The crisis won’t be solved by Patterson’s cuts, but by us

6 Dec

The imperial aspirations of Governor Patterson will not solve the budget crisis. Recently, he has proposed emergency measures that would give him unilateral power to create the next state budget; which was “was rejected practically instantly” (11/25/09, Buffalo News). Public services do not have to suffer, yet the solution requires restructuring and redistribution of funds from the top to the bottom; something that the powers that be have never done without political demands being made by grassroots motion and calling on whatever political insurgency (i.e. progressive legislators) can be mustered.

According to the Buffalo News, on Dec. 3rd, “New York’s Senate has joined the Assembly in approving a measure to reduce the state’s budget deficit by about $2.8 billion” (“NY Lawmakers Approve Deficit Cutting Plan”) and thereafter, the article cited the Governor’s specific desire to cut education and hospital funding. These two sectors are extremely vital to the lives of everyday people, and it is extremely dire when the health and the intellectual growth of a population are sacrificed when according to word of mouth, in the wake of 2008 SUNY tuition increase, the governor ordered thousand dollar wine glasses.

What’s to be done? In Berkeley, CA at UC Berkeley on November19th, the Regents board announced a tuition hike by 32% and the cutting of 38 custodial jobs, and in response according to the San Francisco Indymedia the students occupied the University. The occupation ended on the 21st amongst three days (18th-21st) of planned demonstrations with a tuition freeze and 38 custodial jobs (11/21/09, San Francisco Chronicle). Their occupation was complemented by a 250 strong mass lobby here, in Manchester, England. Under the banners of Unions and the newly formed Manchester for Jobs and Education, we stood against 127 job cuts and the £180 million in education de-funding ($296 million). Across the board, acts of student militancy and organization of both workers and students have begun. To defend our interests, especially in a city with three big universities (UB, BSC, and Canisus College) and a sizeable Community college (ECC) we have to invest our energy towards movement at the bottom.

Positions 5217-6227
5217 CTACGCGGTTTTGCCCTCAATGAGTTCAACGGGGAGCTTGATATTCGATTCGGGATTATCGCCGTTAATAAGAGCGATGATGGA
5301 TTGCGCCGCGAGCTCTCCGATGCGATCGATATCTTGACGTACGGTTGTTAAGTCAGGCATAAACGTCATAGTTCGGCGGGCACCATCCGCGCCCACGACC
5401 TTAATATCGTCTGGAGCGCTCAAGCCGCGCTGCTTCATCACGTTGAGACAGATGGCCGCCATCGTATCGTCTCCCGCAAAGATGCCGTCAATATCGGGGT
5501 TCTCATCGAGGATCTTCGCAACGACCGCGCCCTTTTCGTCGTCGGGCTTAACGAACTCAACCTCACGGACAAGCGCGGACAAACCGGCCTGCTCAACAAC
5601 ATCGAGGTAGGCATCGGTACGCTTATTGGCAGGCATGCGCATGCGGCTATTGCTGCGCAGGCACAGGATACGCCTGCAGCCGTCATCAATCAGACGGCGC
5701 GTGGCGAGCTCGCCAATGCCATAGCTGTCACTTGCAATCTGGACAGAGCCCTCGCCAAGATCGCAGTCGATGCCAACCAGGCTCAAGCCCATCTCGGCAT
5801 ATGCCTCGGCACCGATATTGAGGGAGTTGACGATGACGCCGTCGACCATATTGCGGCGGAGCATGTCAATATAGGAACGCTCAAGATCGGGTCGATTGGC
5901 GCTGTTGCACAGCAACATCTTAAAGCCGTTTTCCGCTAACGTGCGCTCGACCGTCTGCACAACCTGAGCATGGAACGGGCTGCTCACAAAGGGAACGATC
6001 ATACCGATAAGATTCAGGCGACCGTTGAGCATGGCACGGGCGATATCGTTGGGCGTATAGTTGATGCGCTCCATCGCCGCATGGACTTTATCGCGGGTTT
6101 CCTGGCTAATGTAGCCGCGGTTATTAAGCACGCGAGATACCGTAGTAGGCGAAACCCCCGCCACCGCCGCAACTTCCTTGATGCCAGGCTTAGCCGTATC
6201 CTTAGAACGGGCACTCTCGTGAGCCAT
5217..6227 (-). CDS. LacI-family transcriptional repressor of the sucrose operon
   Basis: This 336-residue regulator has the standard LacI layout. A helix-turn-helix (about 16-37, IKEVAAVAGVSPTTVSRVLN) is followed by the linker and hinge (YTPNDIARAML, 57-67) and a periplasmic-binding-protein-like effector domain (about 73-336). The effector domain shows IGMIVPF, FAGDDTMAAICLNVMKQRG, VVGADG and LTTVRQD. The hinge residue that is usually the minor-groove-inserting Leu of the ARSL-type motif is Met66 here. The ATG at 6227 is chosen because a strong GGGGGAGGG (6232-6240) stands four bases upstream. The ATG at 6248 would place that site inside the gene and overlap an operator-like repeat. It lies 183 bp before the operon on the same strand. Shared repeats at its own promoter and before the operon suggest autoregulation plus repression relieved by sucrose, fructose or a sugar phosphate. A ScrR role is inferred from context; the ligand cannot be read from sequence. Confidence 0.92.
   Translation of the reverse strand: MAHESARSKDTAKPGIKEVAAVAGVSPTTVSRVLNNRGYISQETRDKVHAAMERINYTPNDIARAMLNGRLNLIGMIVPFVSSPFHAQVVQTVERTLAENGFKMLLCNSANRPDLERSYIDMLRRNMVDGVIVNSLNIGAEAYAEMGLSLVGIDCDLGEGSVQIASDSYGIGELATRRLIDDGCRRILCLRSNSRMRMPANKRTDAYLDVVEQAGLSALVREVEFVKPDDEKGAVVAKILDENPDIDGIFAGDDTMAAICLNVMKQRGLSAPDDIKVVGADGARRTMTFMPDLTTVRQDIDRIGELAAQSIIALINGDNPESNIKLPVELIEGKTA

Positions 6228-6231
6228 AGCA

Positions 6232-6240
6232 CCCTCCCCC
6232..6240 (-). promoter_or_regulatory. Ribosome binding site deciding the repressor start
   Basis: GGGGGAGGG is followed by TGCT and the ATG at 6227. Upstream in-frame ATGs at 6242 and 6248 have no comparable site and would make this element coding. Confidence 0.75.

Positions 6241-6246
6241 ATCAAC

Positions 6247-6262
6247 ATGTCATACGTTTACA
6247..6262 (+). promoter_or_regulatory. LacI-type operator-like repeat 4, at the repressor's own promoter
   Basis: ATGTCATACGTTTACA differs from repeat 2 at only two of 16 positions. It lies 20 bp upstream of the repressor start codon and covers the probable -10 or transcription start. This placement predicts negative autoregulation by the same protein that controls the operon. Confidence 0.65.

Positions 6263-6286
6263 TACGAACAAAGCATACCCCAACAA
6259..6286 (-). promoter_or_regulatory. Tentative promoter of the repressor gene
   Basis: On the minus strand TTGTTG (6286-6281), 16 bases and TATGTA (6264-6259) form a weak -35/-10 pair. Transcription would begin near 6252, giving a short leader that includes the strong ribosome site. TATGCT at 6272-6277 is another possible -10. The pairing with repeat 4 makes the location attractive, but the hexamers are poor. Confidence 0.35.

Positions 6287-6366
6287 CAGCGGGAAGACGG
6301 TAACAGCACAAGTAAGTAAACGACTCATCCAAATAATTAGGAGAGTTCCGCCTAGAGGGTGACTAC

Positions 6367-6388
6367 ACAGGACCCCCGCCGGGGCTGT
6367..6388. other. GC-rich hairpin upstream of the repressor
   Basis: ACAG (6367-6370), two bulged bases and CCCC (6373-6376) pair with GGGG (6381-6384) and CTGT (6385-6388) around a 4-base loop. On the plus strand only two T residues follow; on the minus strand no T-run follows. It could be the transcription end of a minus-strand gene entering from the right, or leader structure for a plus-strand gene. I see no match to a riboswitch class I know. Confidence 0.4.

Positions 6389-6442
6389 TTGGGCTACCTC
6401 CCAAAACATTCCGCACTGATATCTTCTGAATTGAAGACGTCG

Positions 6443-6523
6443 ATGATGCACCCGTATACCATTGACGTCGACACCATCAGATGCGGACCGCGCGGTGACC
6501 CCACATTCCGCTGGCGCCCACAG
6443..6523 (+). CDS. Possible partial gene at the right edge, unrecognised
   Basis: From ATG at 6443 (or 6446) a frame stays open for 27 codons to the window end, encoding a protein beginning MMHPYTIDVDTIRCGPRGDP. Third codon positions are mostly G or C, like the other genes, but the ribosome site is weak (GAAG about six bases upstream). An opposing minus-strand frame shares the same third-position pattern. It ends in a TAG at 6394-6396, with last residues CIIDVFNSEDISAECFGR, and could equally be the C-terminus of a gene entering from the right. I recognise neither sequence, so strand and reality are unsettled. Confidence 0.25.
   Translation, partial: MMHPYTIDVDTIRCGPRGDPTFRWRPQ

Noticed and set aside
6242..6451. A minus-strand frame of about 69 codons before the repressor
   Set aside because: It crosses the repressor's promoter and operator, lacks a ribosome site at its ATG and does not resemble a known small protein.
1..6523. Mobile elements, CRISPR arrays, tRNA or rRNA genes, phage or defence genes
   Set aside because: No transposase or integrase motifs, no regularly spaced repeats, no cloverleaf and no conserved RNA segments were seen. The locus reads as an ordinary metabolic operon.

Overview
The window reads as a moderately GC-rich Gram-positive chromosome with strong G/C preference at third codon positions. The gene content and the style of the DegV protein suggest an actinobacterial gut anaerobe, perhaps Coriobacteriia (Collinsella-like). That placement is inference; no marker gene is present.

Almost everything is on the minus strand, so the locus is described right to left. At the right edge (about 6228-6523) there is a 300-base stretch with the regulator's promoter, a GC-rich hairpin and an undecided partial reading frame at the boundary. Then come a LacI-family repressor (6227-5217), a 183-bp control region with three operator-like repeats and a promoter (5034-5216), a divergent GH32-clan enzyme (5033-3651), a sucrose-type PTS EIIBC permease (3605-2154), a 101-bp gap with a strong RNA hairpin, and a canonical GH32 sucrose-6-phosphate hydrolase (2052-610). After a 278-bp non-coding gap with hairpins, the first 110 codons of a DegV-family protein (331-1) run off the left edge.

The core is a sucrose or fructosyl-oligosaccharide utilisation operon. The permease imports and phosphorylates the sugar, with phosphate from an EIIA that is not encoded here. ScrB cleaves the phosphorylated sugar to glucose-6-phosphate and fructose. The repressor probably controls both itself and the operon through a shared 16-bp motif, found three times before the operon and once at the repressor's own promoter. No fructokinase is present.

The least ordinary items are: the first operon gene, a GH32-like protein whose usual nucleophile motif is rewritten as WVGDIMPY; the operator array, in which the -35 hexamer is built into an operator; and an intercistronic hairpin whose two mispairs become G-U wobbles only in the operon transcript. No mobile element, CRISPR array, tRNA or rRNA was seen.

It could be said that Governor Paterson wants to avoid sending I.O.U.’s to the public and private sectors, like in California However, this radical proposal to save our bankrupt state comes at the time that Pres. Obama, the Democratic Party leadership, and public opinion polls are telling him to step aside.

The demands of the public need to be articulated clearly, because the budgetary process is too important to be left up to legislators; radical action may be necessary, yet practical action is the most efficient action. Nevertheless, practical action must be radical and effective; like with all great transformations partial and moderate means non-existent. As SNCC leader John Lewis said in this original speech at the March for Jobs and Freedom in Washington in 1964: “to those that say we must be patient and wait, we must say that ‘patience’ is a dirty and nasty word”.

Pursuant to those words, Organize everywhere; lives a subversive life because real change is not gradual and our life-services are not their concern, unless we make it their concern. Therein, remember when this seems out of our control: we are not alone.

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One Response to “The crisis won’t be solved by Patterson’s cuts, but by us”

  1. brenda e cawthon December 8, 2009 at 10:57 PM #

    excellent blog, mr. cawthon…where can i sign up 4/the revolution

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